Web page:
Hell's Half Acre (hells_half_acre) wrote,
Hell's Half Acre

Writing is Hard: Formulating Characters

Welcome to another random post for the summer.

Quick life update: True to form, I have been far too busy this summer to write anything. I miss it horribly now, and can't believe that I willingly didn't write anything in June - though, I am well aware that I was burnt out at the time. Right now, I want to write about 3 things at once - though the epic original fantasy is still the most daunting of the projects.

I'm doing another writing topic today. This was another question asked by the lovely kailita

Topic 2 - How Do You Formulate Characters?

This is how *I* formulate characters, of course, everyone is different... we'll look at 3 types of Character Creation, they're applicable to both Fanfic and Original Fiction, but I'll focus on Fanfic, since people will be able to read the characters I mention... and I'll stick with the demented'verse, since I think those are my most read stories...

The Deliberate OC - (Plot-Required)
Case Study: Till and Phil

Both characters were needed for the plot.

Till - The "Someone you know" Template
Harry Potter, as the original 7 books stood, had not provided me with a Healer/Medic character in the wizarding world... or at least, not a well-rounded one. There might have been a few mentioned or named, but I needed someone that I could write POV from. I needed someone who could be my audience's eyes, someone they could sympathize with and enjoy spending time with - ie: Someone INTERESTING.

Well, let's pick someone that I found interesting, even though I didn't know anything about them when I met them - and still don't really. Someone I found interesting on sight - my mind went to a guy who lived on my floor in my residence in Germany... his name was Till. There, we have a name and a look - tall, sort of Swedish looking. Was the real Till Swedish? I can't remember. Maybe he was from Eastern Europe? Okay, so tall, Swedish looking, but possibly not Swedish... possibly Eastern European. Man, how come I didn't find out more about Till? Oh yeah, he was extremely shy and soft spoken. Man, I wonder what it was like going to Durmstrang when you're so soft-spoken, because OC-Till definitely went to Durmstrang if he spent time in Eastern Europe.

And there you go... OC created. From there, I just made an epic backstory for him as required, just by asking the standard Universe Specific questions: What did he do in the War? Does he have siblings? What are his opinions of Muggles? Did he come from a Wizarding family or was his family mixed or muggle?

Phil - The "One Extra Interesting Thing" Template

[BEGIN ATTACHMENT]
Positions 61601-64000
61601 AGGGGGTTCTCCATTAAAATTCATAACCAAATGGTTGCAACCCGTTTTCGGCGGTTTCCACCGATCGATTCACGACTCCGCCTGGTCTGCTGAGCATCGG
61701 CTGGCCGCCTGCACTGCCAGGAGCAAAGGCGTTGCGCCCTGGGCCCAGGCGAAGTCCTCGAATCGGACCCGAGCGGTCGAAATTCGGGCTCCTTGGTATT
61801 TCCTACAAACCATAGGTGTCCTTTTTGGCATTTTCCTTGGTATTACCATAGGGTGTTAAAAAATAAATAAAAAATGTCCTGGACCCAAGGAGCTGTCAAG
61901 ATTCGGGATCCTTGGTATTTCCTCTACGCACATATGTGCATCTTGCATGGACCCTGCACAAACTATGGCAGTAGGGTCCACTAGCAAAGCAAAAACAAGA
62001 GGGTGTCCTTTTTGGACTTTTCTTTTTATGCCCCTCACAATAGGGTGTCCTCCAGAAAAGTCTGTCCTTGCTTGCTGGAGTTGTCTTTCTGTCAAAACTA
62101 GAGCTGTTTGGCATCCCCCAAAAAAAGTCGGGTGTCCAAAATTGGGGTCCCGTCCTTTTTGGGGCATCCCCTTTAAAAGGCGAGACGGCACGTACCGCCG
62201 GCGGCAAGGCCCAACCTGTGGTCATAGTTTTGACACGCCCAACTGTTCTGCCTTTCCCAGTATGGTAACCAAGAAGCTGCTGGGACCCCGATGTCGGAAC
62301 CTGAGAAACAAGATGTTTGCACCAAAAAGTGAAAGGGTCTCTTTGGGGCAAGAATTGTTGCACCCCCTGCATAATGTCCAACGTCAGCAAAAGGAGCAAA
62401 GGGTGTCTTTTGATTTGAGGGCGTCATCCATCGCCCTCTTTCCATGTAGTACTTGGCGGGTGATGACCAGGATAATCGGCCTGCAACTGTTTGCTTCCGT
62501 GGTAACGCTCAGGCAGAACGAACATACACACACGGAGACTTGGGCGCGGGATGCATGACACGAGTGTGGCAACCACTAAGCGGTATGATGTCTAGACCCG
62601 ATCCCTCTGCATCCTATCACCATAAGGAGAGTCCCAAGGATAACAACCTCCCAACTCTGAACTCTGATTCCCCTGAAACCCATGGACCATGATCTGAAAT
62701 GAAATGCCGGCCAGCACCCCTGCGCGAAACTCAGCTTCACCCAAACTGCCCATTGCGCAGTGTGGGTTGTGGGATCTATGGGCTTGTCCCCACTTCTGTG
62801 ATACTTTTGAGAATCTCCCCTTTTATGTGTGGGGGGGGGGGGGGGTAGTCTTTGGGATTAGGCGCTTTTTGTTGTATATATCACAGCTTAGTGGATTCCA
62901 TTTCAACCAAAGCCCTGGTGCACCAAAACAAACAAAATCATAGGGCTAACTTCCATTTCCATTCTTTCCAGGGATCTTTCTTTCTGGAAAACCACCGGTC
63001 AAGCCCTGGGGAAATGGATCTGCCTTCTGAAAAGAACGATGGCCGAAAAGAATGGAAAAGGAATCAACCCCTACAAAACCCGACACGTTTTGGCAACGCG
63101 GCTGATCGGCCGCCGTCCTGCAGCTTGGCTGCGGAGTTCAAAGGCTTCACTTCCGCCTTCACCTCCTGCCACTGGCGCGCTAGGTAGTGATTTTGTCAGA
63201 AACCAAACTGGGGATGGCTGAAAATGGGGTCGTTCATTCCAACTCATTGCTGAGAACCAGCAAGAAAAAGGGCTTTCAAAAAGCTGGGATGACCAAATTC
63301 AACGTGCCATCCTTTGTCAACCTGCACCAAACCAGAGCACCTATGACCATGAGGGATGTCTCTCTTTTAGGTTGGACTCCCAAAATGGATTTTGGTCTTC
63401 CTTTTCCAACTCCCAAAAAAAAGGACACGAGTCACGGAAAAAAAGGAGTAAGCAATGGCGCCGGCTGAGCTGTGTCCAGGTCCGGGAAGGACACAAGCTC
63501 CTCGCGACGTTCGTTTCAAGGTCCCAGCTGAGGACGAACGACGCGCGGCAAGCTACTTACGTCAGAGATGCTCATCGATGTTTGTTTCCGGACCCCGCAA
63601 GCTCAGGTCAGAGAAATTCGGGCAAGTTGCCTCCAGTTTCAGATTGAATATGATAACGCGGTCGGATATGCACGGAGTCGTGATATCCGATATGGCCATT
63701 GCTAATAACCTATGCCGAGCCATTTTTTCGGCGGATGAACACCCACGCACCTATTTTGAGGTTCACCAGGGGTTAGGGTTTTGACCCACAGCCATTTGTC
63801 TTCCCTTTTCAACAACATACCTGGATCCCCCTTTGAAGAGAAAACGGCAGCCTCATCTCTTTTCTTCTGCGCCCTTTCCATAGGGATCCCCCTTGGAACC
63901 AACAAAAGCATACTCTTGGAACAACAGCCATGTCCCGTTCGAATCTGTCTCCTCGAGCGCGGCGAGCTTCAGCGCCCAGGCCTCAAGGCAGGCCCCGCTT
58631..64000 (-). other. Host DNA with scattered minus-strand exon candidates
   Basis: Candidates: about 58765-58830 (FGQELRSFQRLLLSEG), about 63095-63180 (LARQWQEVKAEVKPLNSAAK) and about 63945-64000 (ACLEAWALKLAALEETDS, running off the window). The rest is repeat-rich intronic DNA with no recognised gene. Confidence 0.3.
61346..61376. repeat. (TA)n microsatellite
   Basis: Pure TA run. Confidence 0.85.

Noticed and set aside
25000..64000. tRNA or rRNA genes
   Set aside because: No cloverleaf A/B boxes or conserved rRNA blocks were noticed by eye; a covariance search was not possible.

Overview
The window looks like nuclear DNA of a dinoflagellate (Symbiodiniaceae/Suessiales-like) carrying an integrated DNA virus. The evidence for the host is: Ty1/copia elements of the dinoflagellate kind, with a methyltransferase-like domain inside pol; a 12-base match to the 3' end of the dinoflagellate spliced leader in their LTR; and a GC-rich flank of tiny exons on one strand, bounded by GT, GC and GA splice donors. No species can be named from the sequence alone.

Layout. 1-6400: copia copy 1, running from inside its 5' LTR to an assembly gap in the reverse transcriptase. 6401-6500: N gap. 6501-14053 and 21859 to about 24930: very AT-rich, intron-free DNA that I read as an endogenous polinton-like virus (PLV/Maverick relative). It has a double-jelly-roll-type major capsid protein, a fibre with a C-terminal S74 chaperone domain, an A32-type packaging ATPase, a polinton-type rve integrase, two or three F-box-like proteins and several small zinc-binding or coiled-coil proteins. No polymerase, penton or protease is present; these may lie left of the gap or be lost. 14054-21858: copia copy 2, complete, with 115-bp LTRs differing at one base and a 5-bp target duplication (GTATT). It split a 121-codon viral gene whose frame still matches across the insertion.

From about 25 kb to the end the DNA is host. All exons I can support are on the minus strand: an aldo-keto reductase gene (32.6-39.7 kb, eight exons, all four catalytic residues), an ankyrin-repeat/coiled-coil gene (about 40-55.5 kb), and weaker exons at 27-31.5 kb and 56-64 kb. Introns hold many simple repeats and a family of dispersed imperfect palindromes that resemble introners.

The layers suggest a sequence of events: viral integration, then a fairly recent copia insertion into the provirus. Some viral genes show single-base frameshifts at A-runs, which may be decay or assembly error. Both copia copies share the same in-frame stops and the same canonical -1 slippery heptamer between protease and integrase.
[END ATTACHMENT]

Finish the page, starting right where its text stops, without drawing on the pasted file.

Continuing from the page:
Harry Potter also didn't furnish me with any American Wizards of note. But, here I was writing a Harry Potter story in America - and I needed Harry to interact with American Aurors. So, let's invent a character from New England (due to the way I, personally, invisioned Wizarding North America, he HAD to be from New England.) Philip is a good used-to-be-a-colony name. O'Shaunnessy is a good large-irish-immigrant-area name. So, woot, done.

Then the standard WORLD questions - Wizarding family or not? What did he do during the War? What's his family like? What are his opinions on Muggles?

So, then I had a name and a backstory, but not much about the way he interacts with the world. Is he bold and brash? Shy and soft spoken? Why or why not? What makes Phil fun and interesting? What's one fun thing that I can think of about Phil that makes him someone you want to spend time with? What's an amusing character trait that he might have?

How about... when he gets tired, he swears like a sailor and tells you what he REALLY thinks, but at all other times he's a consummate professional - or at least attempts to be. That'd be fun!


Character From Thin Air
Case Study: Dove (original fic)

So, I wrote this whole thing and then realized that sometimes characters aren't based on someone I know, nor are they the "one interesting thing" template - sometime, mostly in original fiction, they're just people I would find interesting.

So, Dove is the protagonist of my fantasy novel. How did I create him? He came out of what I needed to tell the story, just like both Till and Phil did.

Dove was originally Nenver, then because of the history of where the name Nenver comes from (which I can't get into, but suffice it to say I associate certain character traits with that name), I realized that Nenver couldn't be my protagonist. He could either be my Antagonist or my Protagonist's bestfriend.

So, my protagonist needed a new name.. and I won't get into naming, because that's a whole other kettle of fish... but I decided on Dove.

After that, it's back to the World Specific Questions: What's Dove's family like? Where did he grow up? How has having Nenver as a BFF informed his personality? How do he and Nenver get along now that they're older? What does he do for a living? Does he like it? How does he get sucked into this adventure? How does he feel about me constantly referring to him as male, even though he isn't actually? How does he feel about Nenver doing it? Why is he okay with it sometimes and not others? etc... and my answers to all that inform me who Dove is.

Basically, creating a character out of thin air involves asking a LOT of questions.

And then, even after all that, you can have accidental surprises while writing... which I'll get into below... but with Dove, once I started writing, I realized that Dove was a bit of a flirt - at least when he's in a good mood. And that just came from the way the dialogue flowed as a I wrote... what I found amusing to write and interesting to explore - ie: a flirt who is afraid of intimacy.

Most everyone in my original fic is created from Thin Air. Except Nenver and Alibriel, who come from inside jokes with my BFF, and Maeve, who comes partially from a D&D character I used to play and partially from a woman I saw on the Sky Train one day on my way to the Archery range.